Getting the best meal to your plate starts with the quality care for livestock, and a program in Ohio is helping children learn that lesson.
Assuring Quality Care for Animals is a training program that kids in Ohio 4-H — a network of educational youth development organizations throughout the state — are required by law to go through if they have undertaken a project that involves animals. Ohio 4-H is also the Ohio State extension of the national 4-H organization.
AQCA teaches 4-H youth the best practices for producing quality animal products for their consumers and for the welfare of large livestock and companion animals.
“We wanted to make it a holistic program where we really emphasized animal well-being, welfare, and total animal care for all species of animals in all 4H projects,“ said Lucinda Miller, extension specialist for 4-H Youth Development Companion and Small Animal Programs, who was one of the original planners of the program.
AQCA works with specialists throughout the Department of Animal Sciences at Ohio State in order to provide the best resources for these kids and for their animals.
AQCA is now required throughout the entire state of Ohio, with certified educators in each of Ohio’s 88 counties.
The youth who take part in AQCA have completed 82,000 projects and about 68,000 of the projects focus on market animals such as lactating dairy animals, laying hens and any animal that creates a product for public consumption.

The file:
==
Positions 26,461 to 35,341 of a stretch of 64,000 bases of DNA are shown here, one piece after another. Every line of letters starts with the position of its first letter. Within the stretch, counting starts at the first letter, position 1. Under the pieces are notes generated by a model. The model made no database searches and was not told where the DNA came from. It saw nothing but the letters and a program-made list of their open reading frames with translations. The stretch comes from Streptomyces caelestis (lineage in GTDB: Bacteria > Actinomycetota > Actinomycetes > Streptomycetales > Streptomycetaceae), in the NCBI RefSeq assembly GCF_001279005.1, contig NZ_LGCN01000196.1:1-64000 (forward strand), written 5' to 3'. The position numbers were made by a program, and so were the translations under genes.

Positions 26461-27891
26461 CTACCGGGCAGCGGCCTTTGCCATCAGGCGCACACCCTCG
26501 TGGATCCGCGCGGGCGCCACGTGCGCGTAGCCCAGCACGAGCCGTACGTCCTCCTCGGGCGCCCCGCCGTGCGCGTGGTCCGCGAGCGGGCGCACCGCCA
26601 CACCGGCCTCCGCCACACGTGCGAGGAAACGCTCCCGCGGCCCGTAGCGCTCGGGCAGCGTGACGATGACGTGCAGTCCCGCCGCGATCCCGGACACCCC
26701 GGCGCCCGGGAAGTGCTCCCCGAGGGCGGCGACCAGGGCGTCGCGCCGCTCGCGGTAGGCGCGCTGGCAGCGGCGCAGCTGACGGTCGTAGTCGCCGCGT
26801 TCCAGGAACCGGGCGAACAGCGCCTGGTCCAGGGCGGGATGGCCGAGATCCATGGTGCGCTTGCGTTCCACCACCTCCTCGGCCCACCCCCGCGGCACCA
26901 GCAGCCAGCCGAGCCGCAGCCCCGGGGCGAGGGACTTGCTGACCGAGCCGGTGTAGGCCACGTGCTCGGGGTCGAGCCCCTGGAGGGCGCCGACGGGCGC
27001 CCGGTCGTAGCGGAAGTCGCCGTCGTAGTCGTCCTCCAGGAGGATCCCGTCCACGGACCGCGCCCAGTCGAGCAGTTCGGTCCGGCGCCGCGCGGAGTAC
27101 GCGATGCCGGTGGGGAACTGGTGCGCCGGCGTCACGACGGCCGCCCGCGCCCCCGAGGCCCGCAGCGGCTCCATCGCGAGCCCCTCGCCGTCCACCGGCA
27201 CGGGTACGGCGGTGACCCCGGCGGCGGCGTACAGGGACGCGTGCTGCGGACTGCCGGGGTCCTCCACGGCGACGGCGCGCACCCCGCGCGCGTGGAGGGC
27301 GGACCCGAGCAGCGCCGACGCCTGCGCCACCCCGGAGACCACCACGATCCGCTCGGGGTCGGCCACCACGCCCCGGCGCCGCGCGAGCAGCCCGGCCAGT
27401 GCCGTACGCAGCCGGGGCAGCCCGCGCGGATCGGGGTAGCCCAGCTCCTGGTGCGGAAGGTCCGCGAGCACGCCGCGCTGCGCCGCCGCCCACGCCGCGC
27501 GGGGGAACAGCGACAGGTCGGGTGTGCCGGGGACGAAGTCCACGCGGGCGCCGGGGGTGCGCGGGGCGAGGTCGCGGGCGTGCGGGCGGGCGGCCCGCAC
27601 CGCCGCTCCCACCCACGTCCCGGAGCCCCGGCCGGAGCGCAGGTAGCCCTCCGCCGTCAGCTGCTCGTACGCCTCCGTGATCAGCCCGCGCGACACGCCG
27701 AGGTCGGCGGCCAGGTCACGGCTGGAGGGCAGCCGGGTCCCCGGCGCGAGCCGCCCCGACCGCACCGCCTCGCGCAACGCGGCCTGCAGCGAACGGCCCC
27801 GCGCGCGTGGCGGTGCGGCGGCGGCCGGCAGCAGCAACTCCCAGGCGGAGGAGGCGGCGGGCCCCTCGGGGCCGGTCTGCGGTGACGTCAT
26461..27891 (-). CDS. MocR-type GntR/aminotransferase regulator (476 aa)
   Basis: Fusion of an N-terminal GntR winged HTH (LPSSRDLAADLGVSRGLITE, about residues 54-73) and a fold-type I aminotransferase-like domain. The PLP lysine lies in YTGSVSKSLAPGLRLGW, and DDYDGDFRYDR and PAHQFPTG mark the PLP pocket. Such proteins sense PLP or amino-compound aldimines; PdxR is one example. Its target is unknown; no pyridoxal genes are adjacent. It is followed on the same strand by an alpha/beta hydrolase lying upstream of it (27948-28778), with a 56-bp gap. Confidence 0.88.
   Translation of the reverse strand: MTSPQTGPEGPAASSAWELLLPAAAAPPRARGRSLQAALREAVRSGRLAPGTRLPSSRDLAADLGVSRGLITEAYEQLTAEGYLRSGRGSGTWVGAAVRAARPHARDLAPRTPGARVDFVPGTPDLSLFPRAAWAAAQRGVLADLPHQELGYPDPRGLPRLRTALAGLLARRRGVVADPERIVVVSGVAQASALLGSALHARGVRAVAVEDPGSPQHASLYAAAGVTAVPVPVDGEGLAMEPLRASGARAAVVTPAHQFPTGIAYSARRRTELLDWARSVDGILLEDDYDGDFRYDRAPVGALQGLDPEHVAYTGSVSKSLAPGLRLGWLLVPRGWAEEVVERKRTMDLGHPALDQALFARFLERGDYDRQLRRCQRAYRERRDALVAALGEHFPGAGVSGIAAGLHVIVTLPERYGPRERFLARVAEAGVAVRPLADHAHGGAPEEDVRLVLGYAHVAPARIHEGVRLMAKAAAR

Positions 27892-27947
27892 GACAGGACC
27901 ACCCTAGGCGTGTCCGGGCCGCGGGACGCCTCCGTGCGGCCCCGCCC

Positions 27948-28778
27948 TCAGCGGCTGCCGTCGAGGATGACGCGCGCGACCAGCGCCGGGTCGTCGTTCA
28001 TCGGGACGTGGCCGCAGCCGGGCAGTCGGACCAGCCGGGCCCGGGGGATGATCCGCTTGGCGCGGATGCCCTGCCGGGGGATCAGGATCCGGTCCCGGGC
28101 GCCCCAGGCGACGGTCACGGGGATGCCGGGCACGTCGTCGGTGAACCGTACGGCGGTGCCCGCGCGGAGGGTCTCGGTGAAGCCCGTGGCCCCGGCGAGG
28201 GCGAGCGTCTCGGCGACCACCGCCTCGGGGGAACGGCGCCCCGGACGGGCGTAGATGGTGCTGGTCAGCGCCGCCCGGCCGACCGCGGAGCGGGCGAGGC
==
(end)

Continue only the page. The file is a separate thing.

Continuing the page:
Elizabeth Share, a livestock specialist at Ohio State and food animal specialist for 4-H, said animals that are well taken care of are a huge step toward creating wholesome and healthy products.
“We want our youth to understand what we have to do to get that,” Share said.
4-H also teaches participants in AQCA Good Production Practices, when learning how to care animals.
This past year, training for 4-H educators focused on GPPs such as vaccinations, the proper medication of animals and feeding animals a healthy diet.
The other 24,000 projects looked at care for companion animals, or pets, such as dogs, cats, chickens and horses.
For children who may not have the space to care for large livestock animals, Miller said 4-H has a companion animal project that helps include those who may live in an urban or suburban area. These projects require the children to not only take care of the animal’s health, but to train them too.
Understanding the importance of animal’s lives is a large part of AQCA, said Miller.
“They are responsible for that animal. The animal relies on them for full care,” Miller said, “We want them to do that in the most humane way as possible.”
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